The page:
Effects of Visual Stimuli and a Stressor on Head Pain


Address all correspondence to Prof. Paul R. Martin, School of Psychology, University of New England, Armidale, NSW 2351, Australia.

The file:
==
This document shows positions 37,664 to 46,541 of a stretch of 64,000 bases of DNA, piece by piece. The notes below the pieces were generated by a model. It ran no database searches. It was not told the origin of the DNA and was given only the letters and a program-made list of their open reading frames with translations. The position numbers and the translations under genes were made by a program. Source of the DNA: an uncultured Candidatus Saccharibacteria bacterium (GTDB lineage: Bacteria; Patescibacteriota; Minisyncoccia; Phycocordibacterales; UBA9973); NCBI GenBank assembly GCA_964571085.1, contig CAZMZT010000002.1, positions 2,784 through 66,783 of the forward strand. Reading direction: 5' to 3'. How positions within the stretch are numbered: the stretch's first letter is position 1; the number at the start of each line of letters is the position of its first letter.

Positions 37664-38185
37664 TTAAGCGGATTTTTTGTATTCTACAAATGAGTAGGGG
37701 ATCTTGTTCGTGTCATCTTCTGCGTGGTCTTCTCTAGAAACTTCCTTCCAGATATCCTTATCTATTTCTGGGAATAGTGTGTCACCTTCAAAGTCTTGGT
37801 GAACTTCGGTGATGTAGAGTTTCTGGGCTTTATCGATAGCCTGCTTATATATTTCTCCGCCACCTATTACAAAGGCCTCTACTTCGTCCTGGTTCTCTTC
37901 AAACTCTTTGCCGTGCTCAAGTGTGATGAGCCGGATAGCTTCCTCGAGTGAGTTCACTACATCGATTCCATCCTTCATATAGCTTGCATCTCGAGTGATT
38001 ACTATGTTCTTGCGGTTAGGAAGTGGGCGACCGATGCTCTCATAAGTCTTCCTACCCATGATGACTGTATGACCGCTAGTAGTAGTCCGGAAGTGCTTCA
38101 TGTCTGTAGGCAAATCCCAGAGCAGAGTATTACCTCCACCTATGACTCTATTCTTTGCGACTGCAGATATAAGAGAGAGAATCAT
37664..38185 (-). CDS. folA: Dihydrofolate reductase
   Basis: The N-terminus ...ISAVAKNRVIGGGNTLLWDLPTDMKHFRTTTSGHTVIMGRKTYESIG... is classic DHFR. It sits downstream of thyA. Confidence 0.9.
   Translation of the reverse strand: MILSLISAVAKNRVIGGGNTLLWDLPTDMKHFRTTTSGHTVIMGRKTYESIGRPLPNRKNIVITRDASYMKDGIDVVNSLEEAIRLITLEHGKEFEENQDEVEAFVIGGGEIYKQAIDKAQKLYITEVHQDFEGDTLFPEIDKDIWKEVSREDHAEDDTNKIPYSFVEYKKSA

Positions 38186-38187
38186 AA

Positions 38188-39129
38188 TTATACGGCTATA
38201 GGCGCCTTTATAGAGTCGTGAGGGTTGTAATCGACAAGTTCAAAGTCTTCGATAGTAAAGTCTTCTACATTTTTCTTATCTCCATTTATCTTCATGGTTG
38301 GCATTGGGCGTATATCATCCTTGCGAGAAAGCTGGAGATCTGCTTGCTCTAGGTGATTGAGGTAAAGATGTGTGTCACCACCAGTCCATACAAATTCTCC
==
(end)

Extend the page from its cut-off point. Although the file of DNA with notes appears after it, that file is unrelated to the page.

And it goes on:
This study sought to experimentally validate two reported precipitants of chronic headaches, namely, negative affect (anxiety, anger, depression) and visual disturbance (flicker, glare, eyestrain), and to investigate whether they triggered common or different physiological mechanisms. Twenty-two male and 68 female subjects (46 with migraine, 29 with tension-type headache, and 15 controls) were submitted to antecedent challenges in the laboratory which induced negative affect or visual disturbance and to a control challenge. The results demonstrated that negative affect and visual disturbance can indeed precipitate headaches, and that the physiological responses associated with these antecedents differ, but the findings were not conclusive as to whether one or more physiological mechanisms are operative. Follow-up revealed that the antecedent challenges had significant effects on headache activity 48 to 72 hours after termination.